Understanding PKI (Public Key Infrastructure) for Information Security
“PKI is a system composed of digital certificates, digital signatures, processes, procedures, and other services necessary to ensure confidentiality, integrity, authentication, non-repudiation and access control.” (Lawrence C. Miller & Peter H. Gregory)
Public Key Infrastructure (PKI) is used to encrypt data. Data is encrypted to authenticate. And authentication is used to verify the right person is accessing the information.
So how is this done?
One example of encryption is the Caesar cipher.
In the sample graph above, the action is to replace each plaintext letter with a different one. Which is a fixed number of places down the alphabet. The cipher illustrated uses a left shift of three, so that each occurrence of E in the plaintext becomes B in the ciphertext.
Additionally, there are four components of a PKI:
- Certificate Authority (CA): Hardware, software and personnel administering the status.
- Registration Authority (RA): Hardware, software and personnel in charge of verifying certificate contents for the CA.
- Repository: A system that accepts certificates and Certificate Revocation Lists (CRLs) from a CA and distributes them to authorized parties.
- Archive: Offers long-term storage of archived information from the CA.
Nevertheless, what is a digital certificate?
Is a certificate that binds and identify with a public encryption key as shown below.
That sounds good, yet when are digital certificates used?
Digital certificates are used in public key cryptography functions; they are most commonly used for initializing secure SSL connections between web browsers and web servers. Digital certificates are also used for sharing keys to be used for public key encryption and authentication of digital signatures.
What about digital signatures?
A digital signature is a mathematical scheme for verifying the authenticity of digital messages or documents. A valid digital signature, where the prerequisites are satisfied, gives a recipient very strong reason to believe that the message was created by a known sender (authentication), and that the message was not altered in transit (integrity).
How it happens:
Step 1: You type out a message or create a file with sensitive information. You will then stamp the file with your private key that can be a password or a code. You press send and the email makes its way through the internet to Office B.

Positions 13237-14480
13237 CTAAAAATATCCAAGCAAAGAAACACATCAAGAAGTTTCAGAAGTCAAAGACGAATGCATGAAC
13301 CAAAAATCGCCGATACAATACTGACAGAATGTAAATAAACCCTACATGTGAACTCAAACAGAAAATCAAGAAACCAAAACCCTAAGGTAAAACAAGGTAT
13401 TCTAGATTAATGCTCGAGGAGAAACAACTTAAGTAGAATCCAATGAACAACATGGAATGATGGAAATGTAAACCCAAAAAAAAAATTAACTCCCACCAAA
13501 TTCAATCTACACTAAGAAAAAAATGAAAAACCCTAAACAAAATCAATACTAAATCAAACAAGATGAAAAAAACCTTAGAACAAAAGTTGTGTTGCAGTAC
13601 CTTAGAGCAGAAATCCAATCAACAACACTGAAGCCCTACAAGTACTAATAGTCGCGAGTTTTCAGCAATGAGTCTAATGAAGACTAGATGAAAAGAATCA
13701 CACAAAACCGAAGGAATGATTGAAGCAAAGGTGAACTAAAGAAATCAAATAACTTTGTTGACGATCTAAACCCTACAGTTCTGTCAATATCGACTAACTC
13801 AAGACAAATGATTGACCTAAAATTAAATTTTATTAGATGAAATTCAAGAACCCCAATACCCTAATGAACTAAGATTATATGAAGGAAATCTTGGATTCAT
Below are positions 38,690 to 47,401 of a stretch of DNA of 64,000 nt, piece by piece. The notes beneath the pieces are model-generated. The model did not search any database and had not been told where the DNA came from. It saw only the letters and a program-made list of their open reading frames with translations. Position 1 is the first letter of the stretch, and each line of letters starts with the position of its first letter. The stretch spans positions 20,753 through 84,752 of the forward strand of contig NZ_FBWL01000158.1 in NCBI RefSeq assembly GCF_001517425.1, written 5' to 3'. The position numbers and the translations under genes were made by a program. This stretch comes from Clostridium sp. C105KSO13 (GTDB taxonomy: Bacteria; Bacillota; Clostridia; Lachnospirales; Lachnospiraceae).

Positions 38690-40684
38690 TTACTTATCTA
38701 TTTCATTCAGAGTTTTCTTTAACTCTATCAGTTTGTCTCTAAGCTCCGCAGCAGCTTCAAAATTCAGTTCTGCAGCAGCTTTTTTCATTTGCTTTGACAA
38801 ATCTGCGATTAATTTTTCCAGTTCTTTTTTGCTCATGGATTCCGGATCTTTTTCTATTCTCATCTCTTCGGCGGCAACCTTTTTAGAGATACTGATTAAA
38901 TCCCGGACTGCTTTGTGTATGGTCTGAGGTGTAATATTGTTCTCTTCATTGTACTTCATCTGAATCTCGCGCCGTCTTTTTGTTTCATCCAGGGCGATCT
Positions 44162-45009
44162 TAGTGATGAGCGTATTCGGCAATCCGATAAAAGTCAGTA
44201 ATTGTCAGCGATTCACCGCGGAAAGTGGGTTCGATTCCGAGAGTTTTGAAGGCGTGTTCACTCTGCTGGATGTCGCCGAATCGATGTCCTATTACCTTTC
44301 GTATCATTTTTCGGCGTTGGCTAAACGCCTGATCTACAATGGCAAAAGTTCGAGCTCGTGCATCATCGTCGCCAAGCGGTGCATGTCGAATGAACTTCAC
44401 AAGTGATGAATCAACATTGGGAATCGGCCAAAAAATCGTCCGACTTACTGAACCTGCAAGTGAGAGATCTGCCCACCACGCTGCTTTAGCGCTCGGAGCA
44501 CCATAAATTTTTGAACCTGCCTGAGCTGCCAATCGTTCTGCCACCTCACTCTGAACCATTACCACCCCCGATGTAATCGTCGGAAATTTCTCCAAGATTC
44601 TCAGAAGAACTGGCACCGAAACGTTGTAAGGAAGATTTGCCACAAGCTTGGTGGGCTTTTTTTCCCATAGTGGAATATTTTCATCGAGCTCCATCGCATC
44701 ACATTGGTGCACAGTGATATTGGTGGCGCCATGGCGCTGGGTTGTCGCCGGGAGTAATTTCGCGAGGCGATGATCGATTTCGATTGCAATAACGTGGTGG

Step 2: When Office B receives the information, they will be required to use your public key to verify your signature and unlock the encrypted information.
Step 3: And then office B needs to use your Private Key (which you have shared with them) to reveal the confidential information on the email. Unless the recipient in Office B has your Private Key, they will be unable to unlock the information in the document.
Great! The last (for now) big piece of the puzzle:
What is confidentiality, integrity, authentication, access control, and non-repudiation?
Confidentiality is having the information private. Is the concept of limiting access to information to users and machines that require it.
Integrity is making sure the data stays unaltered. It protects the accuracy and completeness of information and processing methods.
Authentication verifies if the users are who they say they are. Just as the process of verifying a subject’s claimed identity in an access control system.
By way of illustration, an Access Control System (ACS) will enable visual control of entrances and exits from enclosed areas and will even record any attempts by employees or visitors to access restricted areas/premises within a guarded facility.
Access control is a fundamental component of data security that dictates who’s allowed to access and use company information and resources. Another definition is the capability to permit or deny the use of an object by a subject.
Last but not least, non-repudiation is being unable to deny one did something. As the inability for a user to deny an action and his or her identity is associated with that action.
In conclusion, with all the hacking going on, if all organizations implement PKI and other security solutions to mitigate risk and ransomware, we may be less vulnerable to be hoarding gas, or food, or afraid of the hospital running out of electricity in the middle of an operation, etc.
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